Peter Gill

Peter Gill

History I joined the Forensic Science Service (FSS) in 1982. I began research into DNA in 1985, collaborating with Sir Alec Jeffreys of Leicester University. In the same year we published the first demonstration of the forensic application of DNA profiling. In 1987 I was given an award under the civil service inventor’s scheme for my discovery of the preferential sperm DNA extraction technique and the development of associated forensic tests. I was employed as Principal Research Scientist at the Forensic Science Service (FSS). This was the highest scientific grade within the FSS. I am professor of Forensic Genetics and I hold concurrent positions at the Norwegian Institute of Public Health and the University of Oslo. Romanovs In 1993-4 I was responsible for leading the team which confirmed the identity of the remains of the Romanov family, murdered in 1918, and also the subsequent investigation which disproved the claim of Anna Anderson to be the Duchess Anastasia (using tissue preserved in a paraffin wax block for several decades). This was the first example in the world of the solving of an historical mystery that involved the analysis of very degraded and aged material, and was one of the first demonstrations of low-template DNA analysis. Low-template DNA In relation to the above, I was responsible for developing a ‘super-sensitive’ method of DNA profiling that is capable of analysing DNA profiles from a handful of cells. This method was originally known as low-copy-number (LCN) DNA profiling. Now it is known as Low template DNA profiling. New statistical methods and thinking were also developed to facilitate the new methods. I am currently completing a book (deadline of 31st March, 2014) to be published by Elsevier that describes methods to report ‘trace-DNA’ along with the various pitfalls that are illustrated by recent miscarriages of justice. National DNA database I was responsible for leading the team that developed the first multiplex DNA systems to be used in a National DNA database anywhere in the world, and for the design of the interpretation methods that are in current use (c.1995). Court reporting I have been involved with giving evidence in several high profile (controversial) cases - including the Doheny / Adams appeals, and the Omagh bombing trial in the UK. Membership of scientific societies Currently I am a member of the European Network of Forensic Science Institutes and chair of the ‘methods, analysis and interpretation sub-section’. I chair the national UK DNA technical working group. I am chair of the International society of forensic genetics DNA commission on mixtures and I have written a number of ISFG recommendations on low-template and mixture interpretation that are highly cited. I am a member of the European DNA Profiling Group (EDNAP). I have published more than 180 papers in the international scientific literature - many of these are collaborative papers under the auspices of ISFG, EDNAP and ENFSI.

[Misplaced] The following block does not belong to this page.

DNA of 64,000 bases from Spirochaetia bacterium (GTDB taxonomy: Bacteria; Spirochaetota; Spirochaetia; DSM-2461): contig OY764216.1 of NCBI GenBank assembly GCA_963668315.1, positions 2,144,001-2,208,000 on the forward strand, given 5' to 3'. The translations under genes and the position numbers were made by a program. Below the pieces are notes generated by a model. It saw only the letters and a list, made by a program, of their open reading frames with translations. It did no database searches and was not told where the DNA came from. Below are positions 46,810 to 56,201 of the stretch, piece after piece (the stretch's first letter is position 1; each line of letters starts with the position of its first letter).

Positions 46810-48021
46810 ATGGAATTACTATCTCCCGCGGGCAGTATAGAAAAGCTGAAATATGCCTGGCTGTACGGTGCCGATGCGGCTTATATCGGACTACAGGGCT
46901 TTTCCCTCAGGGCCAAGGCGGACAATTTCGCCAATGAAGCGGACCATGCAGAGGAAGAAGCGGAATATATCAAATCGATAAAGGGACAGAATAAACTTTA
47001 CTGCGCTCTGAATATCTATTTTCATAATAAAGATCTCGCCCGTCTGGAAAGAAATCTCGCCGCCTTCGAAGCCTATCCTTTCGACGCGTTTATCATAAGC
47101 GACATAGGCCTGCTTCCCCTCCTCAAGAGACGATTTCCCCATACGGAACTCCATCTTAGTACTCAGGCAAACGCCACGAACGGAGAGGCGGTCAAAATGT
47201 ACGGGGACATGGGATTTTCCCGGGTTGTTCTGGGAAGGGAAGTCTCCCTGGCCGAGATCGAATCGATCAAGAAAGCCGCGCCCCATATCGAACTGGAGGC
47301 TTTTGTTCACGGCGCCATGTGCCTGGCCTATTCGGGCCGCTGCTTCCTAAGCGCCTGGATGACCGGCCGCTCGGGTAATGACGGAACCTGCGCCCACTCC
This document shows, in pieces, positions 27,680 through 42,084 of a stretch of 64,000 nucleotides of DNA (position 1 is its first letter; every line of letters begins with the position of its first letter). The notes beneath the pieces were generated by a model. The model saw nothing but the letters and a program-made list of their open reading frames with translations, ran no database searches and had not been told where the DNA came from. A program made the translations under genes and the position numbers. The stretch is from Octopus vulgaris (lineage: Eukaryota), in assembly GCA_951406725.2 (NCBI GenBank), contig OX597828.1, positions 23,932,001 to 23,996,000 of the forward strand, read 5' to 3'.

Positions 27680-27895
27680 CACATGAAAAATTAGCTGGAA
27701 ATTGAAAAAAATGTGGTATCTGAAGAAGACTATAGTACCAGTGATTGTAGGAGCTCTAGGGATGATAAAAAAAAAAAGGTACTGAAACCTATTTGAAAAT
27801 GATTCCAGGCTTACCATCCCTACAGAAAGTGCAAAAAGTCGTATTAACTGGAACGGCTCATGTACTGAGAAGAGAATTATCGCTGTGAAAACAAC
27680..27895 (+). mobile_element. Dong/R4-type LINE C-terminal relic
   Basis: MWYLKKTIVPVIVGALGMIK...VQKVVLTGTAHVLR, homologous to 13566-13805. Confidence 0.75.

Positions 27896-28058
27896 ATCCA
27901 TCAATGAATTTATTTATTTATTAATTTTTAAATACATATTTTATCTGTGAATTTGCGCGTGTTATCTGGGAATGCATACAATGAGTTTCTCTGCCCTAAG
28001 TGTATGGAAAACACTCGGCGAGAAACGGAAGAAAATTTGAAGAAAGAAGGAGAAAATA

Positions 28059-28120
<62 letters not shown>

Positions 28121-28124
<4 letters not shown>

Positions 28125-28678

Affiliations and Expertise

Norwegian institute of Public Health, Oslo, Norway University of Oslo, Norway